As the cost of college continues to rise, it has become increasingly important for students to apply for financial aid. However, many students are unaware of the benefits of FAFSA. We launched a field experiment with a non-profit organization to explore the impact of text message interventions on FAFSA application rates. 2,236 potential students were […]

Pinching pennies or money to burn? The role of grit in financial behaviors

We explore whether gritty individuals are better savers by virtue of their wealth or due to diligent choices that benefit their long-term economic health. We test these competing hypotheses by examining the ways in which grit influences how LMI tax filers report spending or saving their tax refund in the months following tax filing. We […]

Inclusive and equitable tech reskilling at LaunchCode in St. Louis (Links to an external site)

Recognizing the shortcomings of equitable hiring and reskilling in the tech sector, LaunchCode, a St. Louis-based technology training organization, implemented a new model for equitable re-skilling by combining computer science training with a paid apprenticeship and by altering its recruitment and retention efforts. SPI partnered with LaunchCode to evaluate the effectiveness of these efforts in […]

SPI researchers win awards for paper at ACCI Conference & VentureCafe STL Fellowship

Stephen Roll and Mathieu Despard, researchers at SPI, recently received the CFP© Board’s ACCI Financial Planning Paper Award for their paper on income loss and financial distress during the COVID-19 pandemic. The award is given to a well-written paper that focuses on important financial planning issues which can be used by consumers, financial planning professionals, and policymakers […]

Women can’t be stopped: Applying resiliency of pandemic struggles to acquire new, high-quality job opportunities

International Women’s Day marks one year since the COVID-19 crisis began. Over the past year, the pandemic drastically cut women from the workforce in the United States and beyond. However, despite all of this, there is a chance for a new opportunity. Women around the world have an opportunity now to apply their resiliency to acquire new skills and re-enter the workforce in industries where they have been historically under-represented.

COVID-19 School Meal Policies as Long-term Strategies to Fight Child Food Insecurity

In response to COVID-19 and the nationwide school closures that followed, the federal government passed the Families First Coronavirus Response Act (FFCRA) and the Coronavirus Aid, Relief, and Economic Security (CARES) Act. Through these policies, the USDA was able to grant meal waivers to help schools and community organizations provide meals and snacks during COVID-related […]

Evidence on School Discipline Impacts and Disparities – For Missouri and Beyond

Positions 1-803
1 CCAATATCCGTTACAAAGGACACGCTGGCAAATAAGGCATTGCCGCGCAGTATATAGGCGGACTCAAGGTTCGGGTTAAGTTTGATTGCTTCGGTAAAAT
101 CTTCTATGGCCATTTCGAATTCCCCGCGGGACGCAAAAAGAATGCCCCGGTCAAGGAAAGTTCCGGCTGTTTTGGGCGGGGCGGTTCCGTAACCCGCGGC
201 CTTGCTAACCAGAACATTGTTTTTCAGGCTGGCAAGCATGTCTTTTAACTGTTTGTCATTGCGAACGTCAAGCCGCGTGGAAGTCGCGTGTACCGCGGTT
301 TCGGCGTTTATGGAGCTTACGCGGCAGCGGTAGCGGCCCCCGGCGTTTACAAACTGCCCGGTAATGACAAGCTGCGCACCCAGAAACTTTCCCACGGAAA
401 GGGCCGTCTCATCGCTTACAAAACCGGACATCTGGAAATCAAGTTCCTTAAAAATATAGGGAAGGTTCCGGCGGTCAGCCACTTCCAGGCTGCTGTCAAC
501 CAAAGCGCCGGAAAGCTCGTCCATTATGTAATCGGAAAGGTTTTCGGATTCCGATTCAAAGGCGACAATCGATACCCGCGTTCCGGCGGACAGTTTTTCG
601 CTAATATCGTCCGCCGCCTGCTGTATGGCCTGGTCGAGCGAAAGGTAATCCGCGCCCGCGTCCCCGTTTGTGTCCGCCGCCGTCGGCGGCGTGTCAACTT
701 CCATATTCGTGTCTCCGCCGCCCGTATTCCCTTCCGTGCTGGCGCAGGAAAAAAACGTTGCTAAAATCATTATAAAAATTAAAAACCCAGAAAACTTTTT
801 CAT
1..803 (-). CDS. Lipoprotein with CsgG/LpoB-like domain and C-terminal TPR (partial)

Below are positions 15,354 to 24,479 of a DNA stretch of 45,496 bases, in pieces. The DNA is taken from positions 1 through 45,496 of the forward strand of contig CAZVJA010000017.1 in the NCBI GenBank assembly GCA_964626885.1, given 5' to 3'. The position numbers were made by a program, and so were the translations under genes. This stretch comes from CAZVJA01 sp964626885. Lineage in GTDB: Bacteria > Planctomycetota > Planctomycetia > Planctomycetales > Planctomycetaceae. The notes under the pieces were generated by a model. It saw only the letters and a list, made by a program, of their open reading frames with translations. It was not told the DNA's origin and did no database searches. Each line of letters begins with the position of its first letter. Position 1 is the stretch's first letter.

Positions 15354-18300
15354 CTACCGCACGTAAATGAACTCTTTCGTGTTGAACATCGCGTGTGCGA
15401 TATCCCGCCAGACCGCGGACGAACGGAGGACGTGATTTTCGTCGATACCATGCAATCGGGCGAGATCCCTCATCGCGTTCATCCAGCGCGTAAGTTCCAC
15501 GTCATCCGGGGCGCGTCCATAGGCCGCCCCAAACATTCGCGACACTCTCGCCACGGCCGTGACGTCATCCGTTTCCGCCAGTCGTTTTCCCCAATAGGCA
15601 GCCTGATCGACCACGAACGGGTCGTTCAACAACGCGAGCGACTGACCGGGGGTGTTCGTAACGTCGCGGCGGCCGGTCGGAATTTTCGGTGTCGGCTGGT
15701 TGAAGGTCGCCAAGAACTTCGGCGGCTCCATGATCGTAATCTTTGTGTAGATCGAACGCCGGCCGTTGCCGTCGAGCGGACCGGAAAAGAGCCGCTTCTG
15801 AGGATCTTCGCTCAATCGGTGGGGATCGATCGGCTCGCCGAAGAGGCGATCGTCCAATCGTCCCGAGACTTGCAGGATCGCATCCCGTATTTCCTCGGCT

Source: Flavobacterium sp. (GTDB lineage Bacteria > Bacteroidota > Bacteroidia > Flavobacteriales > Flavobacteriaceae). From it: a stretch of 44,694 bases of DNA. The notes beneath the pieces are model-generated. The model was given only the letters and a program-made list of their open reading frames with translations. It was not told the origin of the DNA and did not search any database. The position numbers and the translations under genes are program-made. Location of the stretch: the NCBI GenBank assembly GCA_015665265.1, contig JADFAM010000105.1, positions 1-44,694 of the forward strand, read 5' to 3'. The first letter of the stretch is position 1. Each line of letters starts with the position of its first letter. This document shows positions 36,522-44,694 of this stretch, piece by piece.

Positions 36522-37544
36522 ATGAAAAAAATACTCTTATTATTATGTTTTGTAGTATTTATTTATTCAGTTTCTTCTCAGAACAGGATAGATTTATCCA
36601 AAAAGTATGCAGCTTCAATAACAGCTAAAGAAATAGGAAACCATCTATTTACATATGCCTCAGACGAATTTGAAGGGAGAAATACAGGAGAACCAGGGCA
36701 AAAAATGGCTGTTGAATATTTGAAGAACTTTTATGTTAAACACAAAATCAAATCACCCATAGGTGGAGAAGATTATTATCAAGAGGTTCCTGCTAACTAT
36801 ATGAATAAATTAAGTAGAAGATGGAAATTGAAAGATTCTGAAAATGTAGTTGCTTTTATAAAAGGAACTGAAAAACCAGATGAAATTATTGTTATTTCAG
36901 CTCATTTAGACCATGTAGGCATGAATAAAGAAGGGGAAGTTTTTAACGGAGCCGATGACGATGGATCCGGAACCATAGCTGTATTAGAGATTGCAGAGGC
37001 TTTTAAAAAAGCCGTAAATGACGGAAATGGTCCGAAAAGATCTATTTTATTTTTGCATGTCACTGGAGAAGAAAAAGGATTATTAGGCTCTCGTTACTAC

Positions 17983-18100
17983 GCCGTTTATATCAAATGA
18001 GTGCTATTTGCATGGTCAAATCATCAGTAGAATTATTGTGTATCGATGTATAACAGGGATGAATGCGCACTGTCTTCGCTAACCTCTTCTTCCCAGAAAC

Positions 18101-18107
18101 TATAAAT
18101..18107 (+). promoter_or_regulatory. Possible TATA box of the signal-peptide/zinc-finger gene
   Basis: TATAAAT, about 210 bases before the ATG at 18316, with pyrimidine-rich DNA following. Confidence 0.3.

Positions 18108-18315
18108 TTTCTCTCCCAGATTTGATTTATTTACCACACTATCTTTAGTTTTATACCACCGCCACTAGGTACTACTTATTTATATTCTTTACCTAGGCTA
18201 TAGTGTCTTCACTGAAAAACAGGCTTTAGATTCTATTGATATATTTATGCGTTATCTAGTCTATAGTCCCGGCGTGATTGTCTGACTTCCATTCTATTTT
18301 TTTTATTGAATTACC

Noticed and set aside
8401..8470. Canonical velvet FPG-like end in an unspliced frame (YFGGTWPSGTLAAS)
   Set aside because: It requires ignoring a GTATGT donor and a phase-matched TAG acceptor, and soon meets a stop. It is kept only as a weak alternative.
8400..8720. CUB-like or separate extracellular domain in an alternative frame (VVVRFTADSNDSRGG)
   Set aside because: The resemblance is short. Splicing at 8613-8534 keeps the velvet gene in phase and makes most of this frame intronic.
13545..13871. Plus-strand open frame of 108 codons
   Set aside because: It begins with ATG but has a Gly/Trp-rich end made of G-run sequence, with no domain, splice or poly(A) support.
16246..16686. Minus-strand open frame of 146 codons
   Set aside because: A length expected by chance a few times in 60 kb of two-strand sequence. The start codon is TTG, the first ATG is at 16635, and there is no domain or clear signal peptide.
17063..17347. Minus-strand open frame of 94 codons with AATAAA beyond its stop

On January 29th, SPI data analyst Jason Jabbari presented at a SLU PRiME Center webinar on his research “The Collateral Damages of Suspensions” which demonstrates that attending high-suspension schools is negatively linked to math achievement and college attendance. Panelists emphasized the need for rigorous research on alternatives to suspensions, such as restorative justice. The webinar guests included:  […]

Nothing to Show for It: Non-Degreed Debt and the Financial Circumstances Associated with It

The number of individuals with student loan debt who do not earn their degrees is on the rise; nevertheless, there is little research that demonstrates the financial conditions and circumstances of these individuals. We address this knowledge gap by comparing the financial outcomes of student debt-holders who started college but did not earn a degree—those […]

Veering off track in U.S. high schools? Redirecting student trajectories by disrupting punishment and math course-taking tracks

Students in punishment “tracks” are rarely in advanced course-taking “tracks” in high school. Yet, there is little research that demonstrates the relationships between punishment and advanced course-taking, nor research that demonstrates how punishment and advanced course-taking together can impact long-term student trajectories. Using multi-level modeling with a national longitudinal study of high school students, we observed reciprocal disruptions. Advanced […]

Disparate Impacts: Balancing the Need for Safe Schools With Racial Equity in Discipline

Policy responses to gun violence within K-12 school systems have not stopped the increasing frequency of their occurrence, but have instead increased racial and ethnic disparities in multiple forms of discipline. The crisis prevention policies that follow school shootings tend to exacerbate racial and ethnic discipline disparities (a) within schools as practitioners enact policies with […]